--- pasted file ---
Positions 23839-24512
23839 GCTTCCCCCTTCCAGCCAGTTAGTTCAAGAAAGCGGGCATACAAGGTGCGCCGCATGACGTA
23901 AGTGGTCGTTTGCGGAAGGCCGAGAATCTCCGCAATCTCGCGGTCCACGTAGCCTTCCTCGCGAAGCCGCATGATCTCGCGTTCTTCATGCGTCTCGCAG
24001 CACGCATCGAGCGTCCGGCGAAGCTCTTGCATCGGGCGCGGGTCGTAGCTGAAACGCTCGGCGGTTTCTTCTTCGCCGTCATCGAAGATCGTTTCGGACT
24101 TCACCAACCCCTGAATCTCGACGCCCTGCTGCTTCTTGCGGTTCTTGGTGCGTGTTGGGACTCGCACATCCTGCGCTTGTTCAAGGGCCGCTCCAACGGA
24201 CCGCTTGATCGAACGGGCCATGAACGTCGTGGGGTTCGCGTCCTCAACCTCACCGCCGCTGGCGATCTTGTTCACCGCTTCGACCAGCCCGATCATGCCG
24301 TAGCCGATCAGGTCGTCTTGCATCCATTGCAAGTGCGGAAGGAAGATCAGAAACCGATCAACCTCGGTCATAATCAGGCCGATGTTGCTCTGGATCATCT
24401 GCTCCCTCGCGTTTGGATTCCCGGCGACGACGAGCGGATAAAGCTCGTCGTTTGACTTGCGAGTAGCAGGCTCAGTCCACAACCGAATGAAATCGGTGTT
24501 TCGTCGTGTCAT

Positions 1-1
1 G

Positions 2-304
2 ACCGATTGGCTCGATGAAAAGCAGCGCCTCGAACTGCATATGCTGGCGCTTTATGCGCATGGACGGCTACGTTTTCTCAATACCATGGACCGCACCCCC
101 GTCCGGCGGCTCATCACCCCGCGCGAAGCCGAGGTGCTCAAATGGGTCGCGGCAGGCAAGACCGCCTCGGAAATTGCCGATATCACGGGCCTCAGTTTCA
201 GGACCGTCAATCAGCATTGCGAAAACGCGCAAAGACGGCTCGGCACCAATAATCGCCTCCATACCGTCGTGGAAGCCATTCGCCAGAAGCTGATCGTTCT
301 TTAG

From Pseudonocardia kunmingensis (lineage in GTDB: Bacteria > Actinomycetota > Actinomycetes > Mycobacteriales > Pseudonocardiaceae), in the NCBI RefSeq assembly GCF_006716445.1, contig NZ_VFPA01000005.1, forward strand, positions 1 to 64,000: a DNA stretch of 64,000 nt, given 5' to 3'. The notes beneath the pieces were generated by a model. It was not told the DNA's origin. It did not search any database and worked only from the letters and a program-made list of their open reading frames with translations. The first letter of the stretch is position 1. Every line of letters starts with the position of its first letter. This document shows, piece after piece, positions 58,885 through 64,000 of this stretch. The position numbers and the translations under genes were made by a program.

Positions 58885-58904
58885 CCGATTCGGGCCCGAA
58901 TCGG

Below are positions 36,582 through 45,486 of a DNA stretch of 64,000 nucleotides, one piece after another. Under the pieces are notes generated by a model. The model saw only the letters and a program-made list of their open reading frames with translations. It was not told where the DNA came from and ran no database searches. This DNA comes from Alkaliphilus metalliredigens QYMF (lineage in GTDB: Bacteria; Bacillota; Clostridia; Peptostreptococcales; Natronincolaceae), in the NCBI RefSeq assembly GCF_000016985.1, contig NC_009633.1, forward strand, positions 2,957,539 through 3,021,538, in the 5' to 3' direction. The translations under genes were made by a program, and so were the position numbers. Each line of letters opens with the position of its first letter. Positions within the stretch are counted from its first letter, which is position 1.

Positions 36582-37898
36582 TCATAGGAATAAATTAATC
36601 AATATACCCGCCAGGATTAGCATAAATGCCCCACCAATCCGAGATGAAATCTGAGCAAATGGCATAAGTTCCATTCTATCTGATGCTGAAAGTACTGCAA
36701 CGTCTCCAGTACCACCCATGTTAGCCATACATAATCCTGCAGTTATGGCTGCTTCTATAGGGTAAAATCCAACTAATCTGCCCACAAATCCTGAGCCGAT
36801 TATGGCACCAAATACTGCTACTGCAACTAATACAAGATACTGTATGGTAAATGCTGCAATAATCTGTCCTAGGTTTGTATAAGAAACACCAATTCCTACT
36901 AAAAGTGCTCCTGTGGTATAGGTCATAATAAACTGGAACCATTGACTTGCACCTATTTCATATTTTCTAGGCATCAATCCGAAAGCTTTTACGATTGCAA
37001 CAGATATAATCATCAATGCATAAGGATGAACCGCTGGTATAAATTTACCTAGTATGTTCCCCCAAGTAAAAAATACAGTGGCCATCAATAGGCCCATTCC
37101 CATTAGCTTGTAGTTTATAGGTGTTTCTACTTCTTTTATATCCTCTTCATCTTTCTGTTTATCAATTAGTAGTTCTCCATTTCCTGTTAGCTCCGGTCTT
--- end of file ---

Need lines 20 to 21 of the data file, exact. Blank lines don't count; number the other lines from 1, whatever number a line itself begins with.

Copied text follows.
58901 TCGG

Below are positions 36,582 through 45,486 of a DNA stretch of 64,000 nucleotides, one piece after another. Under the pieces are notes generated by a model. The model saw only the letters and a program-made list of their open reading frames with translations. It was not told where the DNA came from and ran no database searches. This DNA comes from Alkaliphilus metalliredigens QYMF (lineage in GTDB: Bacteria; Bacillota; Clostridia; Peptostreptococcales; Natronincolaceae), in the NCBI RefSeq assembly GCF_000016985.1, contig NC_009633.1, forward strand, positions 2,957,539 through 3,021,538, in the 5' to 3' direction. The translations under genes were made by a program, and so were the position numbers. Each line of letters opens with the position of its first letter. Positions within the stretch are counted from its first letter, which is position 1.